To make things clear from the beginning for those who have been trying to get a taxi and had trouble here are some of the reasons why.
Taxi Companies are in the business of renting taxis: There is no incentive for a company to get you from point A to point B. The taxi companies make their money from renting the taxis or in short, they don’t make money from you taking a taxi, but from the drivers who rent the taxis.
There is a combined total of roughly 1200 taxis available in San Francisco: This is split between all of the taxi companies. If you call for a cab to say, Yellow Cab which is the largest you have about 400 taxis available. This cuts the availability of taxis to riders significantly.
It’s much easier to hail a taxi on the street than call for a pick up: Cab drivers are not employees of the cab companies, but independent contractors so they are under no obligation to pick up a call that is requested. There is no require of a cab driver to do anything other than pay for the taxi rental and return it with a full tank of gas at the end of the shift. Anything they do in between is up to them.
Do you see a problem here? Granted, ridesharing companies such as Side•Car, Lyft and Uber aren’t under a requirement to get you from point A to point B either, but there is a psychological mind set amongst the drivers that works in their favor. While there are a few who drive solely for income it is still not the same as a job. They can do it whenever they have free time and start and stop when they want so they can work it into their schedule.
Rideshare companies have been called elitist by cab companies saying that they won’t pick up low-income or elderly people who don’t own smartphones. I would disagree with this. I have had numerous people I’ve given rides to from 20-70 and all income levels in my car. I frequently drive through the Tenderloin or low-income areas that are underserved by taxis and notice quite a few people on the streets with smartphones. I frequently have picked up people at the local grocery stores who need a lift home with several bags of groceries and sometimes if I have the time I’ll help them unload and carry their bags in. I also have people call for me that need their parents picked up and dropped off in various locations around town so it is definitely a scalable technology. Smartphones are also being given away at this point in time and who in their right mind in this day and age doesn’t own a smartphone that calls for a ride? Last time I checked the majority of low-income people don’t take cabs, but wait for the bus using a state subsidized clipper card.
The biggest boon to riders is that if you are outside the downtown or Mission District you can now get a ride. The Sunset, Richmond, Ingelside and Oceanview areas are a no man’s land for getting a cab. I can’t even count the number of people in the Sunset or Richmond who’s said how great rideshare services are because they simply can’t get a cab in those areas.
Now regarding the safety of vehicles in participating in ridesharing there have been a few new requirements.
Each company must keep a $1 million dollar insurance policy to cover each driver in excess of each driver’s insurance.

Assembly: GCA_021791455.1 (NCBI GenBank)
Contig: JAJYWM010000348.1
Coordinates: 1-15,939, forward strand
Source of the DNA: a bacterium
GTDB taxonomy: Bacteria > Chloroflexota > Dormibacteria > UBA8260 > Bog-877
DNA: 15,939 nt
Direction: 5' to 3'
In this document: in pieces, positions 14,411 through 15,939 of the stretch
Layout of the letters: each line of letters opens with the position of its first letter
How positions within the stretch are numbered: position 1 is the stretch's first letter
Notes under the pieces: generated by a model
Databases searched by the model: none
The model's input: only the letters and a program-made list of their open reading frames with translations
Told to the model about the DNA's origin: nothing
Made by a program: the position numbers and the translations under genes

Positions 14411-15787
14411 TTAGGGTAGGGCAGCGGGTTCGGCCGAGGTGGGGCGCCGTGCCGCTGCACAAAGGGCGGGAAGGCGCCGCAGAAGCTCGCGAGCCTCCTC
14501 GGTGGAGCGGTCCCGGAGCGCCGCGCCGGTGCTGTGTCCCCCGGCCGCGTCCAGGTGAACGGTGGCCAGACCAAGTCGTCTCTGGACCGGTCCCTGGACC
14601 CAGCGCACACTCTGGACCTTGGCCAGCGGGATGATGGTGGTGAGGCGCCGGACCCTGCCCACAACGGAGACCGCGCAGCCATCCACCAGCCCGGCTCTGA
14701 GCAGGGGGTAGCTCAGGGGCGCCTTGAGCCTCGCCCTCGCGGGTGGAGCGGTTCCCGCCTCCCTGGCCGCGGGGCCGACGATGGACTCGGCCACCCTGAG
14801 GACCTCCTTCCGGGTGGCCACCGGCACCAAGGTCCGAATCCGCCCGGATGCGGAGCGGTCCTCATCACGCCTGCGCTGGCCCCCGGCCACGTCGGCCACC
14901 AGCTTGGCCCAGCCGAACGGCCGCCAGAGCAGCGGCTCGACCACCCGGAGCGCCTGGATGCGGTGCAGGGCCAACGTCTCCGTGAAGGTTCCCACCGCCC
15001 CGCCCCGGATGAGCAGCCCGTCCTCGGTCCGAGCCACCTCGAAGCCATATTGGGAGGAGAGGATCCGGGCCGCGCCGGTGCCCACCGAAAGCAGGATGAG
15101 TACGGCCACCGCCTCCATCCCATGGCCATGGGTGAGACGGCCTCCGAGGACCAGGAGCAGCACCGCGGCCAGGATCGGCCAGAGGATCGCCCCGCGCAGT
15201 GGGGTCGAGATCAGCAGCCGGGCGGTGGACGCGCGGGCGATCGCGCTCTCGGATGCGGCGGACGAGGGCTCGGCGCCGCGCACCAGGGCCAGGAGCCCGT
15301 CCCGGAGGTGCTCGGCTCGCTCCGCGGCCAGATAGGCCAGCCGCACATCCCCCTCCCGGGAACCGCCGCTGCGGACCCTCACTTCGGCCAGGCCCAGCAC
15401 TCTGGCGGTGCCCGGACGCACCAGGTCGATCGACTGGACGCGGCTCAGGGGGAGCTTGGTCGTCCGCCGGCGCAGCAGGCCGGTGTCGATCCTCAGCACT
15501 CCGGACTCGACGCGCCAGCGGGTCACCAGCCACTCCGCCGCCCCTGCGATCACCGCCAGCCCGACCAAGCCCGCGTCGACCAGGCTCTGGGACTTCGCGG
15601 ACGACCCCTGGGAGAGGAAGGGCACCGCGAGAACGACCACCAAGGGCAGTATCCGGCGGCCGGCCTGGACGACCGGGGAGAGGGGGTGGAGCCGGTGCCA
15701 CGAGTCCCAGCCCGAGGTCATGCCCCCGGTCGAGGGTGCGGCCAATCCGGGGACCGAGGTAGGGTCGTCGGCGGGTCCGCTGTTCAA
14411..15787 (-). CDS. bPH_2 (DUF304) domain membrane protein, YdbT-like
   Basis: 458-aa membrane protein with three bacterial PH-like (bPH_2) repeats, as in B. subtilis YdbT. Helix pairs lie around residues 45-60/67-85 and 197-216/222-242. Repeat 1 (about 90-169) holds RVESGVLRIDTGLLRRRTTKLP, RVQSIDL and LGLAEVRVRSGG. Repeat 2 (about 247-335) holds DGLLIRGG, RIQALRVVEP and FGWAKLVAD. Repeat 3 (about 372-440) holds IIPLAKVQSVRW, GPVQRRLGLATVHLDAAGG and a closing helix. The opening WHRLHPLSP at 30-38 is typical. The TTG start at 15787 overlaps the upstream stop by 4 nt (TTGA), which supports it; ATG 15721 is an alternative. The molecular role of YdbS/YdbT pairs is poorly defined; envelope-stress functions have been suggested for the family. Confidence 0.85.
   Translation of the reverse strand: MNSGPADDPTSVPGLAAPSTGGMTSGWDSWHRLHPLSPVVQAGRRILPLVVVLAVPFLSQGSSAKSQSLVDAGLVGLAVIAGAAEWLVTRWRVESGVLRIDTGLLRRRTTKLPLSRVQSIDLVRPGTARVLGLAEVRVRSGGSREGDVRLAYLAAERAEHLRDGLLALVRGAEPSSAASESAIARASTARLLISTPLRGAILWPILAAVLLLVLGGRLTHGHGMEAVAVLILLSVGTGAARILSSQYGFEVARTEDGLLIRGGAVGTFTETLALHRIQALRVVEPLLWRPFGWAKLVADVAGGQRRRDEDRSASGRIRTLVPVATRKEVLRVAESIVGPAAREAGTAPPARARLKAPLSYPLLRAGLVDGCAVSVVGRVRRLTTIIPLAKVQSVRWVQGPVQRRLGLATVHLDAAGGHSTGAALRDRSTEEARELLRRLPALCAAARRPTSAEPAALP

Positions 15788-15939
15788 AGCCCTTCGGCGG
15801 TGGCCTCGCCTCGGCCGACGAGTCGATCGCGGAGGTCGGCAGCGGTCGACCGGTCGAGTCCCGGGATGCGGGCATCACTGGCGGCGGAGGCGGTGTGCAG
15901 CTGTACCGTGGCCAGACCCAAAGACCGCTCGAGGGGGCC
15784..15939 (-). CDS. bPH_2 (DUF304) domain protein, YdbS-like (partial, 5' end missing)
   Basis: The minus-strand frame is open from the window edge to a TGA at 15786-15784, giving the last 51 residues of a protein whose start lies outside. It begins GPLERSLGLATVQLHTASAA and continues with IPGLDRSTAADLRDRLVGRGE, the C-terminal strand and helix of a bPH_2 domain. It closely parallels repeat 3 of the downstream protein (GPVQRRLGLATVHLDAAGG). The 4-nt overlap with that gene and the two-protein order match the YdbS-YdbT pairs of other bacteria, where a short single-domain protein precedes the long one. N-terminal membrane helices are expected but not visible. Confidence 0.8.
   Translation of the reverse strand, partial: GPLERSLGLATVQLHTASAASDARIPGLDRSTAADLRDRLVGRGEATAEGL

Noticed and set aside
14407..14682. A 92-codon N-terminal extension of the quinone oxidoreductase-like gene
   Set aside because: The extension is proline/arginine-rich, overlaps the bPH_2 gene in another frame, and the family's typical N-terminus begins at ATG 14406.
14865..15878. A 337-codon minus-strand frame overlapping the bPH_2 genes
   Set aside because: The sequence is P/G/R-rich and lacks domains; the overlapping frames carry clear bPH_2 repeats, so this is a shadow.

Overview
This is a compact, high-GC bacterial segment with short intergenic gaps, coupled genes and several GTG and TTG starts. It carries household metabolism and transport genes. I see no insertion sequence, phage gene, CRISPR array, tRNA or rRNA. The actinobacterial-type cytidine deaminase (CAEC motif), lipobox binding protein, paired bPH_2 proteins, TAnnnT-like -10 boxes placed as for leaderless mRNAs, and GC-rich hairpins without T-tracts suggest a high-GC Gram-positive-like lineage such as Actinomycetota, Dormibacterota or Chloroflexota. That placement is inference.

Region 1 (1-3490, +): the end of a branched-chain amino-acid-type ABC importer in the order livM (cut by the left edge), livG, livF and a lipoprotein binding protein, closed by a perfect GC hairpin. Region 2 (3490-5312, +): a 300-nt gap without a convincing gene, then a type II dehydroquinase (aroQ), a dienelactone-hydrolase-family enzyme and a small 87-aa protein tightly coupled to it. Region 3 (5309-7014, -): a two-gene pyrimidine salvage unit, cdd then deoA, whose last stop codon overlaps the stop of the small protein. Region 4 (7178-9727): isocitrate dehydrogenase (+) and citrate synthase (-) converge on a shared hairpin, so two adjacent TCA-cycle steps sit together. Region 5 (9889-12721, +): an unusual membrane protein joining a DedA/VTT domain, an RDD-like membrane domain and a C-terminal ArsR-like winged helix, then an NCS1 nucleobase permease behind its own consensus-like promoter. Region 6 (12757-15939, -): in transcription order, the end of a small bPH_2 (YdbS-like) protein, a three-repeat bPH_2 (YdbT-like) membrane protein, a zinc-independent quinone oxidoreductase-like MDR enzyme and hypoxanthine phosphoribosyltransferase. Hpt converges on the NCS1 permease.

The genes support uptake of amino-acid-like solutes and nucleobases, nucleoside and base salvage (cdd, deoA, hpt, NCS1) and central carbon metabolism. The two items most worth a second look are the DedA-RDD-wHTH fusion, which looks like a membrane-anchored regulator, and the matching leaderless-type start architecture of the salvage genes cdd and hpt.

Each company must maintain a strict drug and alcohol policy [as in no drugs or alcohol]
A 19 point vehicle inspection is required of each vehicle someone driving for the companies must undergo.
There are other points, but these are the safety issues some people might be concerned with. All of these except the last have been met previously. Since most of the companies require each car to be from the year 2000 or later the chance of one not passing a 19 point inspection is rare. I know most oil change companies provide a 21 point inspection when you get your oil changed and if you change it regularly like I do then you know exactly what is wrong with your car so you can get it fixed.
The decision affects not just the San Francisco Bay Area, but the entire state of California opening the door to ridesharing in parts of the state that may not be considered large enough to warrant taxi service. Overall the price of rideshare works out cheaper than a taxi because a tip is expected on top of the fare regardless of whether or not the driver gave you a good ride or not [but we won’t talk bad about you if you do tip]. The taxi system and the way it works doesn’t support the needs of the people it was meant to serve. Ridesharing companies offer more drivers at more times in more places around the Bay Area so it is easier to get to the people and to get them where they need to go. I’ve personally used the service several times and found that I never had to wait longer than five minutes. When I’m driving and I take a call that’s ten minutes away I frequently wish I didn’t have to make the person wait as long, but usually the drivers are happy that I’m at their door within the time noted by the GPS locator used by the apps. Probably the biggest reason I like driving for a rideshare company is that it takes me all over the city to see what’s happening now and not in tomorrow’s newsfeed.
Now that we have a new span on the Bay Bridge apparently we have to name it. There are members of the NAACP in Southern California who think we should make an exception to the rule of not naming large structures after living people and name it after Willie Brown.